Snow Day!

The term “snow day” brings so many emotions to so many people.  For kids, it’s a day off from school with fun at home; for parents, it’s a day home with their kids, which could be a good thing or a not so good thing; for teachers, it’s a student free day that (in North Carolina) could be spent in the classroom or on the couch, no less doing mountains of back work; and for me, it’s turned into another day in the life of #theadventuresofsj.  Another day of preparing meals and snacks, tripping over the alphabet blocks that blend so nicely into the floor and being told, “NO!” in the sassiest of toddler ways.  Would I change it…not for the world.  It’s all about perspective.  When I was a kid in upstate New York, snow days meant mountains of snow and spending the day tunneling through the snow built up at the end of the driveway from the warring plow trucks. As a teacher, I would get so excited when I would see Wake County flash across the bottom of the screen.  My to-do list would change from daily data collection tasks to adaption and modification projects that had been hiding under my desk.  Now as a parent, the level of stress balances the excitement of being stuck in the house all day.  The only other times that we are stuck in the house all day, is when someone is sick.  Stuck home sick doesn’t allow for playing Starbucks for hours, making banana bread, or marching up and down the driveway to see our footprints.


Thinking about a snow day and all of the excitement that it brings makes me think about the news I received on the morning of my birthday.  Another one of previous students had passed away that morning.  This sweet boy had a smile that would light up the room and a head of hair that we would all be jealous of.  His family gave me the honor of two years with him.  Over the two years with him, I became accustomed to his likes, dislikes and absolute loves! One of his absolute loves was Elmo.  We could spend the entire morning center time activating a switch toy of a dancing Elmo figure with a pizza that had eyes that would open and closed.  Elmo would sing a song that would bring his smile out.  I can sing the song just thinking about it–“a pie– is made of dough and then you throw it, into the air, into the air…”  As Elmo would sing and dance, my amazing student was free.  You are free now our sweet boy.  We will miss you, love Ms. Emily.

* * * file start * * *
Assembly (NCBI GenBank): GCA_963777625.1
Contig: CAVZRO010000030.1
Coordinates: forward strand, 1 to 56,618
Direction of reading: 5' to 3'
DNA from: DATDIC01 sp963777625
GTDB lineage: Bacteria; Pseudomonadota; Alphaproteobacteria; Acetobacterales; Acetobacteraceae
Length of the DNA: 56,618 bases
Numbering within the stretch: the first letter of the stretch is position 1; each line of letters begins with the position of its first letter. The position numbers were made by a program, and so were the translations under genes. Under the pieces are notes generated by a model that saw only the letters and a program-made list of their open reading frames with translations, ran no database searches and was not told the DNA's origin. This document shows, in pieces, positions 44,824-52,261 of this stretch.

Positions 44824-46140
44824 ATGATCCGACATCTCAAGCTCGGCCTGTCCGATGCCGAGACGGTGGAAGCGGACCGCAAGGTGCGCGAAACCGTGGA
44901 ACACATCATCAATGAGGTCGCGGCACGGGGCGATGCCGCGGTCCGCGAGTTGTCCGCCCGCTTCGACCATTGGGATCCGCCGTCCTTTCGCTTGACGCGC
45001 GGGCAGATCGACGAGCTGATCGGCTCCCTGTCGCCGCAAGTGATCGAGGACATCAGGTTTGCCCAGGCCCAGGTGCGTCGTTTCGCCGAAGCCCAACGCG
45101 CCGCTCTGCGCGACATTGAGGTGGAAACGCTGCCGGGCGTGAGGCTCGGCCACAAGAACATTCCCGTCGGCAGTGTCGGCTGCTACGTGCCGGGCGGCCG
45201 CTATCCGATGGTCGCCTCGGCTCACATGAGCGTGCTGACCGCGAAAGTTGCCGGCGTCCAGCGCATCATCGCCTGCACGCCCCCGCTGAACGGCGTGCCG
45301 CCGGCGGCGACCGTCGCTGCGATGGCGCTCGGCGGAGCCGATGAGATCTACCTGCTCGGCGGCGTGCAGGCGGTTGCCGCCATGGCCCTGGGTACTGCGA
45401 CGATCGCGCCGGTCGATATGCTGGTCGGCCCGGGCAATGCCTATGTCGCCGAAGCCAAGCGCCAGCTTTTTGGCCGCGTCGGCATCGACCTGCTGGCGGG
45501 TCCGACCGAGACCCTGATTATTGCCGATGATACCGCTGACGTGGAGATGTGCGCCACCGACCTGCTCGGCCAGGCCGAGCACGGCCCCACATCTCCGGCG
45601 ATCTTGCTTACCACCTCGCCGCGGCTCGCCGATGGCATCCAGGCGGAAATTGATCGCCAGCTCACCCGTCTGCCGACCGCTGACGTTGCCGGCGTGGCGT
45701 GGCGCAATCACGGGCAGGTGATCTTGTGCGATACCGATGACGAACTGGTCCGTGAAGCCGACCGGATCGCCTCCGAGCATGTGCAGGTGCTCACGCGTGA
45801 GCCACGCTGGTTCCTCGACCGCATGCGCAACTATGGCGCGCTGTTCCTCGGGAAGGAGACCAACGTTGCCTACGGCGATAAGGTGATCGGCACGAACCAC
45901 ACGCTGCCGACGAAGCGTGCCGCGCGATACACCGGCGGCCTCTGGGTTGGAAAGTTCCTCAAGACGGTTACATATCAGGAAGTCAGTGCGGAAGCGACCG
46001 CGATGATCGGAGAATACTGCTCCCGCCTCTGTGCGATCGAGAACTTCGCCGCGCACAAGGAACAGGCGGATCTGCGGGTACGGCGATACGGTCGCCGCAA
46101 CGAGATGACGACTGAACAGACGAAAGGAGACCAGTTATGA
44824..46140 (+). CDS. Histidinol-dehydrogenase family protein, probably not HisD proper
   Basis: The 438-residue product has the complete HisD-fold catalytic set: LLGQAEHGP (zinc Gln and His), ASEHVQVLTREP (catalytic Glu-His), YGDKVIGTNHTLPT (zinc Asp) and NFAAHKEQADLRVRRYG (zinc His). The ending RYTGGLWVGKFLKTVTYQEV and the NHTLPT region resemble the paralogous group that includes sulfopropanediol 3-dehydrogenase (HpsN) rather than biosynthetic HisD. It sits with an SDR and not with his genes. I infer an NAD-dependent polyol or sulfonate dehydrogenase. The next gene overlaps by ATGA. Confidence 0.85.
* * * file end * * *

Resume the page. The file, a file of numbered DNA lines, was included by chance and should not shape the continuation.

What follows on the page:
Fast forward to this snow day, I sit with my sweet girl who has just started to enjoy Sesame Street, especially Elmo.  Her face lights up when Elmo comes on the screen, just like his face would light up when Elmo would begin to dance.  These are the moments that help shape the type of parent that I want to be because it’s all about perspective.


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